The attribute of faithfulness is one by which God describes himself. Just as some Bible verses say that God is love or God is light (holy), so other verses say that God is faithful. They include 1 Corinthians 1:9: ‘God is faithful, by whom you were called into the fellowship of his Son, Jesus Christ our Lord,’ and 1 Corinthians 10:13: ‘No temptation has overtaken you that is not common to man. God is faithful, and he will not let you be tempted beyond your ability, but with the temptation he will also provide the way of escape, that you may be able to endure it.’ In order to understand his faithfulness, we should consider it in connection to who he is (his character) and what he does (his covenant).
As far as his character is concerned, we have to relate his faithfulness to his other attributes. For example, there is a close connection between God’s truth and his faithfulness. Both mean that God cannot lie. Because he must always be truthful, it means that God is always consistent. Since he was faithful to his people in the past, he will be faithful to them in the present and the future because he is constant. This means that God is reliable.
Further, this attribute of faithfulness points to his uniqueness because there is no other person of whom this unchanging outlook can be said. Even the best of believers can fail, yet as Paul comments in 2 Timothy 2:13: ‘If we are faithless, he remains faithful; for he cannot deny himself.’
Having made those comments we also need to recognise that God’s faithfulness is one of his communicable attributes. He has some attributes that only he can possess, such as omnipresence and omniscience. But his faithfulness can be duplicated in our Christian lives and he requires us to live in a faithful manner.
If we were asked to describe faithfulness, we would use words such as steadfastness, loyalty, permanent commitment, trustworthy. All these features are true of God. We can see them in the various ways that God has revealed himself. He reveals his faithfulness in creation, in the regularity of the seasons and in the provision of food. He reveals his faithfulness in his covenant, made in eternity in which he promised to bless a vast number of Christians and bring them to heaven. He reveals his faithfulness in the church, in maintaining its existence and providing its sustenance. He reveals his faithfulness to every Christian in giving salvation, in the senses of salvation from the penalty of sin, from the power of sin and from the presence of sin.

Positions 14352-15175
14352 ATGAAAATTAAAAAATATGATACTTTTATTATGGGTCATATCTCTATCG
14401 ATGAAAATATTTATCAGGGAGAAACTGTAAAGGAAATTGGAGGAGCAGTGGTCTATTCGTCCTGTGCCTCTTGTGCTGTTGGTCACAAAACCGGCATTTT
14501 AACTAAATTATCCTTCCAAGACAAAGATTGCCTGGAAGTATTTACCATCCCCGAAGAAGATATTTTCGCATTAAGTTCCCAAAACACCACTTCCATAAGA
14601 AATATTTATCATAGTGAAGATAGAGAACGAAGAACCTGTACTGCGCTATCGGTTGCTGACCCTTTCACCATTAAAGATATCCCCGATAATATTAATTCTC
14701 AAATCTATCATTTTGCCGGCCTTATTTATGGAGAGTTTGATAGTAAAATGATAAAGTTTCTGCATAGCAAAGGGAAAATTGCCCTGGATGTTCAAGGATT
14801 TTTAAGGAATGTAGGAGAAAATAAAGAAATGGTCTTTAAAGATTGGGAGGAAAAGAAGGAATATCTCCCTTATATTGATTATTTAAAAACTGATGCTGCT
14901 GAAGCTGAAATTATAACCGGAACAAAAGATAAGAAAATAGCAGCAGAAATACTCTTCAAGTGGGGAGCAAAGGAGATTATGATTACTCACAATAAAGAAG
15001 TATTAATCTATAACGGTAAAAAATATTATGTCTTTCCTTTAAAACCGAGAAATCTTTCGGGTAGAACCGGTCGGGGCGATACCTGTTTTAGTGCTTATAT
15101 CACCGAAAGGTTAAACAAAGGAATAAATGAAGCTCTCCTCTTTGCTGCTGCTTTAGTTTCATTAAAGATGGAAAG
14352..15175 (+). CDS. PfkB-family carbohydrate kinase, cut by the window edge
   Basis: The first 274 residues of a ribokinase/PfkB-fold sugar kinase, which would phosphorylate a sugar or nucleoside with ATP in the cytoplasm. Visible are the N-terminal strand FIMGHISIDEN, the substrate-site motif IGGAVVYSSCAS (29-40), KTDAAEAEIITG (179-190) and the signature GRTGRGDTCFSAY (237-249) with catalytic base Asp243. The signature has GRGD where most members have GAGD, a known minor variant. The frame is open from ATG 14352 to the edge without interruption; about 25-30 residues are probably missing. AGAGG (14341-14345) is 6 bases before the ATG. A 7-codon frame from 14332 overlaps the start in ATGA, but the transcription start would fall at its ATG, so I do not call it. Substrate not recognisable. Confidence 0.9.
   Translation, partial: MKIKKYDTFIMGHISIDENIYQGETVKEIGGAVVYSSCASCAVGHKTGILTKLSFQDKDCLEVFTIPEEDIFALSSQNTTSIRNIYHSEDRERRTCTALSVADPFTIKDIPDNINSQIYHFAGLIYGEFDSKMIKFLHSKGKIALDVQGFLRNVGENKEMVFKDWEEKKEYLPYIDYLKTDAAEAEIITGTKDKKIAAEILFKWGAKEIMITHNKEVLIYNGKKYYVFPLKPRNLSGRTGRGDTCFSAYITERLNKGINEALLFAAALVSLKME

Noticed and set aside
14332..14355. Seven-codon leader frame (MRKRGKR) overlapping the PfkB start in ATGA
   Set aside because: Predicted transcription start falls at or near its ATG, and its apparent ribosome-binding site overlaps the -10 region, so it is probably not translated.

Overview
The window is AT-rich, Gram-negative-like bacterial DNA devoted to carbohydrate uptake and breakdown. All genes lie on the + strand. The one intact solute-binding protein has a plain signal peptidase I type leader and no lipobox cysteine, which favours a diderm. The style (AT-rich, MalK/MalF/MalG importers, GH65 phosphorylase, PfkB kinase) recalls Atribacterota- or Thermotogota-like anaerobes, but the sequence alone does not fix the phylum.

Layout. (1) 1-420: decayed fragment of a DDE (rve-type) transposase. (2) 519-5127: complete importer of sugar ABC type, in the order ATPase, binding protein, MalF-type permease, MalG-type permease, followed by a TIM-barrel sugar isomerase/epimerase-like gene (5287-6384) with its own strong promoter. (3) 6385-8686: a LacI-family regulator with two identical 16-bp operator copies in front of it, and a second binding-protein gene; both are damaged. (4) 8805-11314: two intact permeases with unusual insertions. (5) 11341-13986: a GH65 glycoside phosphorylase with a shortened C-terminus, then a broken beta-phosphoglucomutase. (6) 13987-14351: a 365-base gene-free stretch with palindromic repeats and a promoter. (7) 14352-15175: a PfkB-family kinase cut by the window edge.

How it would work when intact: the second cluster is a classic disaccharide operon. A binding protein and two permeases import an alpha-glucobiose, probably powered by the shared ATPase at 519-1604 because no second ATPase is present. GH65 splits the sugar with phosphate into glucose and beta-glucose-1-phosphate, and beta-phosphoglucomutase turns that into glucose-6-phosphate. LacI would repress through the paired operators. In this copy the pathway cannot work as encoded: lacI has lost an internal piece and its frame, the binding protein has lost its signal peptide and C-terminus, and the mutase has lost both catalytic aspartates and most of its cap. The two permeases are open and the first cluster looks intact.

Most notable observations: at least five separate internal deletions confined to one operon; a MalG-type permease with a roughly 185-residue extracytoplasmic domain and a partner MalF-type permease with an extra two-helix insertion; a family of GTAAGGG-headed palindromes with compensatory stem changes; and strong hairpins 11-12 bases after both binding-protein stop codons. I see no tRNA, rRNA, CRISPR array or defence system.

So we can sum up God’s faithfulness as his commitment to his own person, his people, his purpose and his promises. Arthur Pink wrote regarding the faithfulness of God: ‘Far above all finite comprehension is the unchanging faithfulness of God. Everything about God is great, vast, incomparable. He never forgets, never fails, never falters, never forfeits His word. To every declaration of promise or prophecy the Lord has exactly adhered, every engagement of covenant or threatening He will make good, for “God is not a man, that He should lie; neither the son of man, that He should repent: hath He said, and shall He not do it? or hath He spoken, and shall He not make it good?” (Num. 23:19). Therefore does the believer exclaim, “His compassions fail not, they are new every morning: great is Thy faithfulness” (Lam. 3:22, 23).’
Some of the images used of God in the Bible highlight his faithfulness. For example, he is likened to a shepherd who is committed to finding, guarding and providing for each of his sheep until he brings them all to heaven. He is the gardener who continually works in the soil of his people’s hearts, producing fruit and getting rid of the weeds. He is the metalworker who continues to purify each believer of dross, and keeps at it until he accomplishes his purpose. As Paul says in Philippians 1:6: ‘I am sure of this, that he who began a good work in you will bring it to completion at the day of Jesus Christ.’